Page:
Monday after the Lake Superior series,
and that opened the door. I went in to
the coach'.s office the next day and he
said 'In two weeks you come back and
tell me if you want to play or not.'
"I WANTED TO come back to prac-
tice all along, even though I knew I
wouldn't play here anymore," he ad-
ded. "I went back in there on the day I
was supposed to and said 'I'm ready to
play,' but he said 'I've changed my
mind. I don't want you any more.'
Grade left practice January 15
because of his position on the team.
Although the 5-9, 190-pound center had
scored five goals and two assists for the

Wolverines, Giordano relegated him to
the sixth line, alongside Steve
Yoxheimer and without a third
linemate.
"I skipped a class to get down there,
and then I was on the sixth line," Grade
explained. "After a little bit, I knew I'd
have to leave or I'd make the situation
worse because I was so mad."
GIORDANO ADMITS that walking
out of practice ended Grade's days with
Michigan, but said that there were
other problems elsewhere.
"I don't think it was just a personality
conflict," the Michigan coach said. "At
this point he is off the team, and it's a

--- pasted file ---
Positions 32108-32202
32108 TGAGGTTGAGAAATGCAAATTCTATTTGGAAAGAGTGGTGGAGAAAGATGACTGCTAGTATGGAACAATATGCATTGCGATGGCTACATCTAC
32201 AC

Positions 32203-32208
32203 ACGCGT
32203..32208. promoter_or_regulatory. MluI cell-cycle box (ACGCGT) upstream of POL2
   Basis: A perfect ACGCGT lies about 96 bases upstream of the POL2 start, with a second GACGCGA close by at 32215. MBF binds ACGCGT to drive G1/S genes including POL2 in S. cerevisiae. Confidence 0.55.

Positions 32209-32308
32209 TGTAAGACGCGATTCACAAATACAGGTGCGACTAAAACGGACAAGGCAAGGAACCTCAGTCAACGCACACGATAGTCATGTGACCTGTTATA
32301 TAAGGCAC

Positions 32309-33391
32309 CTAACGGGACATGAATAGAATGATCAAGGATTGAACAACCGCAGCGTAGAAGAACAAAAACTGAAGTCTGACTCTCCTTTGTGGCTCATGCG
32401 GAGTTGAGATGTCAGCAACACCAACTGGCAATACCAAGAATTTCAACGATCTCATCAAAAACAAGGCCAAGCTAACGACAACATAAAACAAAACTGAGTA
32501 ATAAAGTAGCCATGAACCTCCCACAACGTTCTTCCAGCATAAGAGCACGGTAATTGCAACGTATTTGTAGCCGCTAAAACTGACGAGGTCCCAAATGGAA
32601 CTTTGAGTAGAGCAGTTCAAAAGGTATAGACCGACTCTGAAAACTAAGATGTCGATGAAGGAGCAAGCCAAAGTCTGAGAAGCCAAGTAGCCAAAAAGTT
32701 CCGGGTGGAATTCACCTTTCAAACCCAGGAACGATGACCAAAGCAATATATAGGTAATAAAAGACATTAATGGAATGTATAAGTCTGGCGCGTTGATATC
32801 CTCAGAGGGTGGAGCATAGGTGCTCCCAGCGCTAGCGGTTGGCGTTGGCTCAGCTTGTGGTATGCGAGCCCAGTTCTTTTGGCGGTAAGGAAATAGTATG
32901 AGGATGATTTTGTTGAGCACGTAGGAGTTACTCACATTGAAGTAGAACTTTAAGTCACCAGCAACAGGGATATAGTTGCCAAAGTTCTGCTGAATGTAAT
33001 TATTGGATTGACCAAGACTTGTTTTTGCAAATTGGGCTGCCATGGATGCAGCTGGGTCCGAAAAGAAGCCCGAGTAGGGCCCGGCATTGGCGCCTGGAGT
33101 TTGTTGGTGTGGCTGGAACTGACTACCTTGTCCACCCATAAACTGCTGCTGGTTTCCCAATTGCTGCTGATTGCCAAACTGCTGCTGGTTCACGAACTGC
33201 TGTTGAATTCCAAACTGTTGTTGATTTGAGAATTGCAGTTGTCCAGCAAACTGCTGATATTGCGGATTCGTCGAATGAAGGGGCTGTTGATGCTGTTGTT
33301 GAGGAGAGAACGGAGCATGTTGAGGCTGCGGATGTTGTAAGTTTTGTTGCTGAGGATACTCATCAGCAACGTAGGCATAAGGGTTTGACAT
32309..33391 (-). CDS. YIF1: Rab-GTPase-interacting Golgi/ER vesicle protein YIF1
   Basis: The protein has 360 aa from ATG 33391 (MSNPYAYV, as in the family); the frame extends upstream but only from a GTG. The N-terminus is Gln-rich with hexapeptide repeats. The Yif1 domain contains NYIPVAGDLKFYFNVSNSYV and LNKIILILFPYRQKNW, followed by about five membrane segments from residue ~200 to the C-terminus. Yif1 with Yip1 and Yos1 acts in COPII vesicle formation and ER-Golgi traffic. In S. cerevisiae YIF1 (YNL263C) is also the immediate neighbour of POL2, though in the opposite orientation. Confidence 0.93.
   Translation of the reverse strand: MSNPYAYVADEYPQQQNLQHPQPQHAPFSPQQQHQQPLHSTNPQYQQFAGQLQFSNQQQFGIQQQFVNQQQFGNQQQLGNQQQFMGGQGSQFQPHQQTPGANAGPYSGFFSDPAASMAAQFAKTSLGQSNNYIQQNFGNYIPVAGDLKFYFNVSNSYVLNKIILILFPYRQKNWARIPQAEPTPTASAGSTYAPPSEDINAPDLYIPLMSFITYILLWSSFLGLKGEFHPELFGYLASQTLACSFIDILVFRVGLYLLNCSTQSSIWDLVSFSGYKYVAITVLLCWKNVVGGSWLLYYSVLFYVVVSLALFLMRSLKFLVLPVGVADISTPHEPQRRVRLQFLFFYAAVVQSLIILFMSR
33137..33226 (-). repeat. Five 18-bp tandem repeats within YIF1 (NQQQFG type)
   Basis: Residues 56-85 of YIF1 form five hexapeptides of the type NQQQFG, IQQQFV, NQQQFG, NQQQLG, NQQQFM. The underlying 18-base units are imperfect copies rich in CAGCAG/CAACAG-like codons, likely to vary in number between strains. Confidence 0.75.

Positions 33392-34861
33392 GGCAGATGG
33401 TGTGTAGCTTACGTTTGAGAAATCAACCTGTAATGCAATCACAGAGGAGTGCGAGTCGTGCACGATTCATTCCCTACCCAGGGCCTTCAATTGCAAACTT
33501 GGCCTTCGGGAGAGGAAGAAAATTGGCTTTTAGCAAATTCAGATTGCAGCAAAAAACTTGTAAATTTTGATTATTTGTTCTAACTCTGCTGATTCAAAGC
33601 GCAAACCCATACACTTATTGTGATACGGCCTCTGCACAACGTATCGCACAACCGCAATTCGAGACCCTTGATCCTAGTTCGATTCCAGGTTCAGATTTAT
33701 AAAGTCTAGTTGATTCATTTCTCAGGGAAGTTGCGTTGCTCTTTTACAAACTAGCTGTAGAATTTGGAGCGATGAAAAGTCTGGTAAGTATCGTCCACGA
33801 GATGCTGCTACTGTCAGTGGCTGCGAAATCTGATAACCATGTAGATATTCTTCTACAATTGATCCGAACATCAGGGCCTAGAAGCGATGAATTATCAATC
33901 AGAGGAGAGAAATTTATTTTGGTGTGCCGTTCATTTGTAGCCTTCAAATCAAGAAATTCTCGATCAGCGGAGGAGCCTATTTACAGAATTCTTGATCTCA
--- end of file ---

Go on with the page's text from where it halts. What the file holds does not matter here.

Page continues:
detailed story that I'd- like to keep
private. I'll take the blame, but
there's no hard feelings. I just think
he'll be better off elsewhere.''
The next stop for Grade will be Nor-
thern Michigan University where head
coach Rick Comley is anxious to see if
the Warren, Michigan native can im-
prove on his two year record as a
Wolverine.
"I tried to recruit him originally,"
Comley said. "I haven't seen him much
in the past two years, but I'm still in-
terested. I just told him that he could.

Grade suspended, NMU bound

come up here and walk on and take a
chance. If he lives up to what I expect
of him, then he'll make the team and
there won't be any problems." I
Carraway cut
BLOOMFIELD HILLS (AP) - For-
mer Michigan defensive tackle Winfred
Carraway, who had been listed as the
starting noseguard, was one of several
players axed as the Michigan Panther
trimmed their squad to the 45-playe
United StatesFootball League limit.
However, one more player still has
to be cut in order to make room on the
roster for former Wolverine receiver
Anthony Carter who signed a $2.4
million contract last week, Panthers'
spokesman Bruno Kearns said.
Carraway was placed on protec-
tive waivers. That means the Panthers
can withdraw his name if another team
claims him. Also placed on protectiv*4